The saddest sight in the garden world just might be badly staked trees. You’ve seen them – trees tied so tightly to a steel pipe that the tie, and part of the post, has disappeared inside the bark. Or a tree lying on its side – roots out of the ground – with a stake still attached to the trunk. Or a tree snapped in half after a stake was removed. And all because even some landscape professionals don’t know how to properly stake a tree.

Staked tree

Support a young tree using flexible ties between two stakes on either side of the trunk.

Photo Credit: Robert Smaus

Universities have devoted serious time to studying and experimenting with staking because it’s so important to the health of the public’s street trees, but their recommendations are seldom followed.

This may make the tree situation in your back yard sound hopeless, but it’s not! Though not a simple subject for professionals since there are so many variables, home gardeners usually deal with small trees, so staking is actually pretty straightforward.

Here’s how you do it:

First off, prepare to throw out any stake that came with the new tree in its pot. Leave it on until you’ve provided better, but don’t even consider keeping it – that stake was only intended for nursery use.

Instead, you want two stronger stakes. They should be long enough to reach the lowest part of the tree’s crown, with an added 18-24 inches, which will be pounded into the ground. Placed the stakes about 6-8 inches on either side of a smallish tree trunk (and further away if the trunk is thicker). For young trees planted in an area that’s protected from strong winds, a 1x1-inch wood stake will work fine. A young tree placed in a garden spot that gets stronger winds should have 2x2-inch stakes.

The tree then needs to be tied between these stakes in a way that it can still sway in every breeze but not be blown over or snapped in half. If the young trunk is quite weak, it may require another set of ties somewhere along the trunk. (By removing the old nursery stake and sliding your hand up the trunk, you can get a good idea of where the tree needs the most support.)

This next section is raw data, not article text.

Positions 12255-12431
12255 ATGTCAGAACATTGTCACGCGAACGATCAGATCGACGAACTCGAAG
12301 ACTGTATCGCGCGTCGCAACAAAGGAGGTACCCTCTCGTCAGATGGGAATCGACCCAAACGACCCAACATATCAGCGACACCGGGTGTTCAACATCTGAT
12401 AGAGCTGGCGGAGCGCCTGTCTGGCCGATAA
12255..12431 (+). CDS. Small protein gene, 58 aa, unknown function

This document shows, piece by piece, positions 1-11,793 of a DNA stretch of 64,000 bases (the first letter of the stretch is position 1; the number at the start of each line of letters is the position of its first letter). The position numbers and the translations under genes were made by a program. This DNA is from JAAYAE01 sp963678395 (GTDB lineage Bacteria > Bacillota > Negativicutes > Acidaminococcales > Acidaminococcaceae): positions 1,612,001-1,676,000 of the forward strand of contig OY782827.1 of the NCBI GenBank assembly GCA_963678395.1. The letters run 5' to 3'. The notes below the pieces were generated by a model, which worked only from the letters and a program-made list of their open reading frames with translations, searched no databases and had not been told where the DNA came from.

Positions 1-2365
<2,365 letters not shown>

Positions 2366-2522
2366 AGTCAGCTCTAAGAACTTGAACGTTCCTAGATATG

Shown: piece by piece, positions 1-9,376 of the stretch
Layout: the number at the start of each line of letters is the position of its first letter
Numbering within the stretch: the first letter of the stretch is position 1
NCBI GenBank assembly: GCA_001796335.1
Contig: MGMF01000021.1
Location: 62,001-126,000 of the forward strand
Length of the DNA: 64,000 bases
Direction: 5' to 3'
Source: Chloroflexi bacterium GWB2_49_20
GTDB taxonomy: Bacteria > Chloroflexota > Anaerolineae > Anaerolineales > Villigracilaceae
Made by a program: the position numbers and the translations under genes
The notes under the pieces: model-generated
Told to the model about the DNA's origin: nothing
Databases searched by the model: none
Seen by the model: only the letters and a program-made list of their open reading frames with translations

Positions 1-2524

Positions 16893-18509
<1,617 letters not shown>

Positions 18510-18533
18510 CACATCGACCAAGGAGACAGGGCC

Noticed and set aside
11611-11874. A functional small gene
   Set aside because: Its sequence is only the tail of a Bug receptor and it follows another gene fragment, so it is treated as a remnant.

On young trees in protected garden areas that don’t get strong winds, simple green plastic garden tape stretched between the 1x1-inch wood stakes works. This tape has pretty much replaced twine and twist ties because it’s easier on the plant. It doesn’t abrade bark, and if you forget to take the tape off, it won’t strangle growth, but simply stretch to go along with it. (The green color is supposed to make it blend in, but it’s still pretty obvious, so you may want to search for the same product in its clear form.) Just remember to find and take off any clear tape when it’s no longer needed.

Where winds are stronger or trees bigger, you’ll need the thicker stakes and some sturdier ties, such as cut-up sections of bicycle inner tube.

The idea is to use the minimum stake and tie possible so the tree trunk can move in the slightest breeze and flex its “muscles.” Much like a human arm in a cast, if you keep a tree immobilized, it’ll lose strength. But if you let it bend and flex, it’ll become strong. Then you’ll be able to remove those stakes entirely within 18 to 24 months.